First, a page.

I am back on Unit 2 after a short excursion to Unit 3. I did this lesson today and it went pretty well overall. Students were pretty engaged through out trying their paths. One question I asked was for students to estimate how many different paths they did try. Then I connected it to how many possible paths there were.
Here are some other notes:
- I think you could have made the third problem with smaller numbers. Since the complexity was still the same, the biggest challenge was the mental math for students.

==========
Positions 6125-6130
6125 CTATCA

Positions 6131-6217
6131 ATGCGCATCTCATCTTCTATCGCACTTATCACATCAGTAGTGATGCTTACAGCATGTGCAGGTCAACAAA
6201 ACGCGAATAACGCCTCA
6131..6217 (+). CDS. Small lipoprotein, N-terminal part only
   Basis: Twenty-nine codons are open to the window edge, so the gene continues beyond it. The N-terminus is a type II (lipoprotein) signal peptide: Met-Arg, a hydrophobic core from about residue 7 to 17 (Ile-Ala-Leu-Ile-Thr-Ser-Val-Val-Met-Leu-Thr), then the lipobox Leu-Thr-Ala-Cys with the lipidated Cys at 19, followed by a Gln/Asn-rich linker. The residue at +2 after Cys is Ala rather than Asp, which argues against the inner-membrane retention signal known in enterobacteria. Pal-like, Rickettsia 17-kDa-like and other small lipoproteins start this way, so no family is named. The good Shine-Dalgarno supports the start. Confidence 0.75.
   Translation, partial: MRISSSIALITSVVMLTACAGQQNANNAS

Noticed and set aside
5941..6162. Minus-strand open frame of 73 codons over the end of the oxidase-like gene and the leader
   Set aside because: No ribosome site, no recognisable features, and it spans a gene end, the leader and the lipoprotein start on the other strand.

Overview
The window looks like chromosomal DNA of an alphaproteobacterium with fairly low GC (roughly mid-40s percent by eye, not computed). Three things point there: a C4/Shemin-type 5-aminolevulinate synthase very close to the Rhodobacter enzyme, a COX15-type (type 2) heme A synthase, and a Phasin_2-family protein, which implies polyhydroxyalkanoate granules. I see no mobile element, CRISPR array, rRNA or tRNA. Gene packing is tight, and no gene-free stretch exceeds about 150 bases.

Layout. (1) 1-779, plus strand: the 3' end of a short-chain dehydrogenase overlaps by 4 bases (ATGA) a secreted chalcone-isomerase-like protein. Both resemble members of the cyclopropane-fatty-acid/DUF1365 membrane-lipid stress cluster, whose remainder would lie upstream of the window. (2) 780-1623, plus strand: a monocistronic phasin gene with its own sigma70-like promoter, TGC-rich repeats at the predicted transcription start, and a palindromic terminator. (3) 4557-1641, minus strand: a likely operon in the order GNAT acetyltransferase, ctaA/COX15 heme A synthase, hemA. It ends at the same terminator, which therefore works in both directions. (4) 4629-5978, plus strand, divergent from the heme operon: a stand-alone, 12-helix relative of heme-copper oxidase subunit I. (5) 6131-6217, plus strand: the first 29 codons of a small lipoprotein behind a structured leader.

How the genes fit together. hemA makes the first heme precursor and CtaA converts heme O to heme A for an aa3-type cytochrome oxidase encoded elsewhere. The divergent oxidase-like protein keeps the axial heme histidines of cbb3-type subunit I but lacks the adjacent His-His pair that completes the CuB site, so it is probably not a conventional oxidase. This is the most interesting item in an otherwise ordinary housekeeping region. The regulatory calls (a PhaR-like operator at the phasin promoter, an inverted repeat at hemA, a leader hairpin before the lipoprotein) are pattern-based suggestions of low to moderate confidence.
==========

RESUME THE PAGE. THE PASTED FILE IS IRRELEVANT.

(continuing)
- I also think the 4th one threw some kids (they had a hard time knowing what the "cost" was of some of the lines). But overall it was a good challenge.
- Having colored pencils available or multiple copies was also good to help students organize their work.
If you are used to teaching math, this lesson might be a great opportunity to show multiple representations of a function. Students did tables to show patterns or did multiple examples.
Also, I personally didn't do a good enough job of stressing the "computationally hard" piece of the lesson. We talked about reasonable and unreasonable time, but the reflection questions at the end talked about a problem being computationally hard which students didn't understand. Next time I would emphasize the connection more.